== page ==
Former Richardson County Sheriff’s Deputy Josh Nincehelser was sentenced in District Court to three years probation and 180 days of community service on Tuesday, Jan. 20 for staging a shooting in June of 2014.
According to the Lincoln Journal Star, Richardson County District Judge Daniel Bryan Jr. seemed confused that prosecutors did not ask for jail time as part of a plea agreement, noting that that the terms of a plea agreement — probation and community service – would apply to any victim.
“Is the state lying over on this one? Asked Judge Bryan.
Assistant Attorney General Kale Burdick who served as special prosecutor in the case and did not answer the question in court.
Attorney General Doug Peterson, later issued this statement to the Lincoln Journal Star: “This was a unique case factually and it is not uncommon with unique cases like this one for prosecutors to not make recommendations in sentencing, leaving it to the discretion of the judge. Ultimately, the judge’s decision was to not impose incarceration and this result was likely regardless of any recommendation made by the prosecutor.”
Though restitution was not sought in this case, Nincehelser’s attorney, Bruce Dalluge, said he had placed $2,250 in a trust fund to be distributed to the sheriff’s office or some other county agency.
Judge Bryan addressed Nincehelser in court saying, “You probably deserve more pity than anything else.” Bryan said Nincehelser used extremely bad judgement and his actions were costly to the law enforcement agencies.
Addressing Nincehelser, Bryan asked “Were you mad at somebody?”
Nincehelser didn’t reply.
Continuing, Judge Bryan said “It takes a lot to shoot yourself, how long did you think about it?
“I didn’t think about it. That was the problem,” replied Nincehelser.
Bryan also asked why he described his nonexistent assailant as Hispanic, asking Nincehelser “Is this a hate issue?”
“No,” replied Nincehelser.
Bryan speculated that Nincehelser might have said his assailant was Hispanic to use a language barrier as an excuse for the incident.
Dalluge, Attorney for Nincehelser said his client was under a lot of stress at the time “Maybe he was never made to be a law enforcement officer,” adding Nincehelser now has a new job and is trying to rebuild his life.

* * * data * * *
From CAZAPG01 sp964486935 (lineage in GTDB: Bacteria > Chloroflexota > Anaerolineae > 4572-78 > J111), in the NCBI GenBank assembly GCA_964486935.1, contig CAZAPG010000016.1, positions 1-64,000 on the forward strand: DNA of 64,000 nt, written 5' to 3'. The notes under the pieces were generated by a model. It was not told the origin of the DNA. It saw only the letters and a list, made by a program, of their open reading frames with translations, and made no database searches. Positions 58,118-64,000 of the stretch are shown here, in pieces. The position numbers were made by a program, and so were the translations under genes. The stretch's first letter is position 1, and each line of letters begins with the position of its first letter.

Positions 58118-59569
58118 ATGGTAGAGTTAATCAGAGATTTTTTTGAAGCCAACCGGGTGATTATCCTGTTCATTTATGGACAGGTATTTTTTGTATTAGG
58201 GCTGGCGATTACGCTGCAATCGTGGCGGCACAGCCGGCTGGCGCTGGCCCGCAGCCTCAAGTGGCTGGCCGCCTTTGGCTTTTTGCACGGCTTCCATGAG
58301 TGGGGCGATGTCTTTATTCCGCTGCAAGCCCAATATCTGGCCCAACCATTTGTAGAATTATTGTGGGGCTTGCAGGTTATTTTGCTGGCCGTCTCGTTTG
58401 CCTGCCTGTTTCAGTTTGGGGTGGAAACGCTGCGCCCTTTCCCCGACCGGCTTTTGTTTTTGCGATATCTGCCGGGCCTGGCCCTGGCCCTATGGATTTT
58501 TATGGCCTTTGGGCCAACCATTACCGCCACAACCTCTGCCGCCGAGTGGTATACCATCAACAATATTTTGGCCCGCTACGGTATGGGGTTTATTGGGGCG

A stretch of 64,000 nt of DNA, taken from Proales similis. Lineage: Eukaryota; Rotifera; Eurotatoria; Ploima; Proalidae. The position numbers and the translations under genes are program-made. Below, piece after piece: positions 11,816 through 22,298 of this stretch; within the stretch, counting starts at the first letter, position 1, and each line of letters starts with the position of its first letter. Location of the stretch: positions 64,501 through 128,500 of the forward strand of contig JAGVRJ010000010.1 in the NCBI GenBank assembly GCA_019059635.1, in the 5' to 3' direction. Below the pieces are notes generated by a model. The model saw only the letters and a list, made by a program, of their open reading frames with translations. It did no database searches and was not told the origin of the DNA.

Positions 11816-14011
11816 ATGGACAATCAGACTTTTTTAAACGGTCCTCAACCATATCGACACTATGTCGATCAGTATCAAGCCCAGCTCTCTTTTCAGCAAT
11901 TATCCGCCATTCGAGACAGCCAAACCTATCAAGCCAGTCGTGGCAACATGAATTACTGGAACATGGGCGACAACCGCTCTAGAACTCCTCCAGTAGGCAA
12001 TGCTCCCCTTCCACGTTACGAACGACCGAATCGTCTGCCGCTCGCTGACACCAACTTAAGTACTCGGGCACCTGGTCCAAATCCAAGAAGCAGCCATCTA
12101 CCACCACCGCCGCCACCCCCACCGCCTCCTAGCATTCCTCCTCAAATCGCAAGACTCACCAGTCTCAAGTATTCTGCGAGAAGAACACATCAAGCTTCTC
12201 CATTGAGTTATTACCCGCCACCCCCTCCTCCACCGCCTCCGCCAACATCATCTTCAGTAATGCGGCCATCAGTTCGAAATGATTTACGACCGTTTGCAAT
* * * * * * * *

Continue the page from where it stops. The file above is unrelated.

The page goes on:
Judge Bryan said stress didn’t excuse what Nincehelser had done. “I was hoping you had some real psychological problems,” he said. “I don’t really see you having any mental problems.”
Nincehelser was charged for reporting to dispatchers on June 9 that he had been shot by an unidentified man when he stopped his patrol vehicle to see if a motorist parked on a county road needed assistance. Following the investigation by the Nebraska State Patrol in cooperation with the Richardson County Sheriff’s Office, the 25-year-old deputy admitted to shooting himself in the arm and firing several shots into his patrol pickup, admitting there was no stranded motorist.
Last December, Nincehelser pled guilty to a felony charge of criminal mischief and misdemeanor charge of false reporting and in exchange two misdemeanors (official misconduct and obstructing government operations) were dropped as part of a plea agreement reached with special prosecutor Kyle Burdick in Richardson County District Court.
Nincehelser, who last summer posted 10 percent of a $50,000 cash bond, faced up to five years in prison and possible fines of up to $10,000.
Nincehelser must surrender his law enforcement certificate and will not be allowed to carry a firearm or serve in law enforcement again.